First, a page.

Why Does Fiberglass Absorb Sound?
Fiberglass absorbs sounds with the help of thermal isolation. The thickness of the material will help prevent intense cold or heat from entering spaces by blocking the air from the opposite side of the material.
If used as insulation, fiberglass often does a good job in absorbing and reflecting sound, thanks to its Sound Transmission Class (STC). Take note that a substance with a relatively high STC rating can perform better in reducing noise than others. As for fiberglass insulation batts, the average STC rating for these products is 39. In comparison, a single pane glass window will have a typical STC range of 26 to 28.
What Is The Best Insulation For Noise Reduction?
Keep in mind that the best insulation for noise reduction may differ for each user. Think about certain factors before finalizing your purchasing decision, which includes:
- Noise level or source: Certain insulating compounds may significantly reduce sounds like a crying baby from the neighbor's house. However, these products may have difficulty reducing noises like a lawnmower from next door.
- Noise propagation: Sound often falls under two main categories: airborne or structure-borne. Install insulation that best suits your environment as some models might work better in reducing specific noise classifications.
- Material: Some substances work better in dampening noises than certain options. However, interested customers should also think about other properties provided by the insulating material. For example, a particular type of insulation might be better at reflecting sounds but may also contain flammable agents.
6 Best Insulations for Noise Reduction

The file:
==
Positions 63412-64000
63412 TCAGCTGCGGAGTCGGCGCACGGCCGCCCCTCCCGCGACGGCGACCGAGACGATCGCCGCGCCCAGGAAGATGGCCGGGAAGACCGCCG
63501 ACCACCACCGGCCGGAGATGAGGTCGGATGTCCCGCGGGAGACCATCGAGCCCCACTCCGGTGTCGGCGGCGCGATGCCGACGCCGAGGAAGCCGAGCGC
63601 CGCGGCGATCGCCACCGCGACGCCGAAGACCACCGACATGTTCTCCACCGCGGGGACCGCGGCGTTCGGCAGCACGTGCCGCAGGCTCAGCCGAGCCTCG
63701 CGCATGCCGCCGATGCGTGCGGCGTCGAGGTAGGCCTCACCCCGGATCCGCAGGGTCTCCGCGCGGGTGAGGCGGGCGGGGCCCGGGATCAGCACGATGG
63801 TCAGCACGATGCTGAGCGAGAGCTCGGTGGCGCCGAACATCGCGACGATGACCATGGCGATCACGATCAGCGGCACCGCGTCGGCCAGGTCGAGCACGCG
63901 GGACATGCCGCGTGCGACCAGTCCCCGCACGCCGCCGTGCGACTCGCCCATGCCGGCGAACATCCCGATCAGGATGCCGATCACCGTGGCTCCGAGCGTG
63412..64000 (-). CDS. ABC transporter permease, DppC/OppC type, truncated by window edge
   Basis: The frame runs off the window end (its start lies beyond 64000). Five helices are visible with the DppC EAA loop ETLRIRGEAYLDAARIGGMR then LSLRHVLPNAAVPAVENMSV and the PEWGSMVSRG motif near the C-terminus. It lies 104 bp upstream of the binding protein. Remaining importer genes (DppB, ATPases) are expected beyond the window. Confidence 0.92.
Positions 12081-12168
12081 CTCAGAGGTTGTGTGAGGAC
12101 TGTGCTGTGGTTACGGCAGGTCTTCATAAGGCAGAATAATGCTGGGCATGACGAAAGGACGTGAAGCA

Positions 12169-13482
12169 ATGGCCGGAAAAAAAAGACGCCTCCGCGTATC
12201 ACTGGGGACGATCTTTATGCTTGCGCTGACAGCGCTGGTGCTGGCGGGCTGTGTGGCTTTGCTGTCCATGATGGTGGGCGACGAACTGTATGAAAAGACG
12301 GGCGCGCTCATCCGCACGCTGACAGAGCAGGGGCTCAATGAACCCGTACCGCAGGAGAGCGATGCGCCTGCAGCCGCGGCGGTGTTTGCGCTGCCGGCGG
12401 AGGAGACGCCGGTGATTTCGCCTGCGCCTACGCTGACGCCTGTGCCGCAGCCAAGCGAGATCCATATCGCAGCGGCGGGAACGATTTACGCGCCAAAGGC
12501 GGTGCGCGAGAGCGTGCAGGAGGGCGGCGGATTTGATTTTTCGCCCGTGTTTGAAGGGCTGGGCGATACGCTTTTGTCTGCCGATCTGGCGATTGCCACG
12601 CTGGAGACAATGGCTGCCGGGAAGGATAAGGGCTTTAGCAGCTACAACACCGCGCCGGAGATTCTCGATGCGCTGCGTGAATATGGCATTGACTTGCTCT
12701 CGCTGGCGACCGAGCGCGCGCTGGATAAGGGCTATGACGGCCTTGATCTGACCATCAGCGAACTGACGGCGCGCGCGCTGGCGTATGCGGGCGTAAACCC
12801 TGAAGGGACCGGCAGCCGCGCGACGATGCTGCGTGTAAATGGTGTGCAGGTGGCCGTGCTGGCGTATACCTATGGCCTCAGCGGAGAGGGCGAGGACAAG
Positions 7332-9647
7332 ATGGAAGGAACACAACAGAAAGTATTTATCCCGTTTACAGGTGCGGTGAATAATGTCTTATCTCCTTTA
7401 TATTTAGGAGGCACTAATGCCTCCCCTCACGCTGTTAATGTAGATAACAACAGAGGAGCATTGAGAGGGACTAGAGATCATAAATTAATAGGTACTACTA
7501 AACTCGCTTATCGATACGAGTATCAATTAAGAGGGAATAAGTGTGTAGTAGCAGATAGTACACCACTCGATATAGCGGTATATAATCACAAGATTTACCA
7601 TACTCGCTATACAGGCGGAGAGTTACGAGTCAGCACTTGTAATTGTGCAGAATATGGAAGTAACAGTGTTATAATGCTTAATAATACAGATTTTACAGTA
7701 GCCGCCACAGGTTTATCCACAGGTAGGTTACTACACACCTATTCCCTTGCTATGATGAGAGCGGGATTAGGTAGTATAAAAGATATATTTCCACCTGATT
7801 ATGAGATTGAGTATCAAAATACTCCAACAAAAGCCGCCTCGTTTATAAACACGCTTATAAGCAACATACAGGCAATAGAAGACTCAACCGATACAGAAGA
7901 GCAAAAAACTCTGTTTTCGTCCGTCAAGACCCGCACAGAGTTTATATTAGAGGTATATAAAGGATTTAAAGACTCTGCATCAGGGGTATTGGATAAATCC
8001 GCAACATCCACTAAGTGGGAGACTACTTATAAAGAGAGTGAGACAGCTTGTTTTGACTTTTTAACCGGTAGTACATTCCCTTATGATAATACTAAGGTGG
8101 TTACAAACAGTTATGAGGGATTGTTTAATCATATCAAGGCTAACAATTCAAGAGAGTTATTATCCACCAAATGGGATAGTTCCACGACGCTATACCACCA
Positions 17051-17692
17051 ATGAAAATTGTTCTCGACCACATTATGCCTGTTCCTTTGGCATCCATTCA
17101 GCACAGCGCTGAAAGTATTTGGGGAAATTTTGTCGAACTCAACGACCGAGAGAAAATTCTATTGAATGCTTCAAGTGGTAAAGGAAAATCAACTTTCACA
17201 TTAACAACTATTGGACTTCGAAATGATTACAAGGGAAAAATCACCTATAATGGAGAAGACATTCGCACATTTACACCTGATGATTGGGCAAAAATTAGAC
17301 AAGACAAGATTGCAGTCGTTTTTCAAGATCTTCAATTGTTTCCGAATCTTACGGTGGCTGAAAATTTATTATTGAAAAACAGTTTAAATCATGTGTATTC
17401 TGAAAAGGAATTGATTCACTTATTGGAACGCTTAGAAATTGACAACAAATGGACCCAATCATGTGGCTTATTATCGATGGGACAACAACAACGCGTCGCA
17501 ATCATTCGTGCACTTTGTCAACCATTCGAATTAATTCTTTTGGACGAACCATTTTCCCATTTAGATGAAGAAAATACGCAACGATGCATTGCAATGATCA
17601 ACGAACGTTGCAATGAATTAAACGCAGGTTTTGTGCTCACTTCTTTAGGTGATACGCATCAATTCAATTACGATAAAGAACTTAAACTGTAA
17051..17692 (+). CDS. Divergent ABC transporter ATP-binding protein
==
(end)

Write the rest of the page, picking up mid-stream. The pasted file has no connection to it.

After contemplating the factors mentioned above, keep in mind that some insulation units have features and traits that make them excellent contenders. Some of these products are the following:
1. Owens Corning 703 Fiberglass Board
This fiberglass insulation board has an NRC that's close to 1. It does a fairly good job of reducing noise from 300 Hz and up. If you want to hear what a 300 Hz noise sounds like, watch the video below. But be wary as the sound can be quite loud if you’re wearing headphones.
2. Johns Manfille 704 Fiberglass Batts
This product is a sound barrier insulation with decent thermal resisting properties. Interested buyers should note that this product isn't faced insulation, which means it doesn't have a vapor barrier. In turn, it might not be suitable in certain applications like the basement ceiling.
3. Roxul Rockboard 60 Mineral Wool Board
At 8 pounds per sheet, this insulation board is quite heavy. But the tradeoff for its heftiness is its excellent soundproofing. This insulating material has an R-Value of 4.3, which is higher than the average rating of blown-in cellulose (3.70 per inch) and expanded polystyrene insulation (4.00 per inch). In turn, this product can reduce intense sound and temperature levels from invading spaces.
4. BRB ProRox SL 960 Insulation Board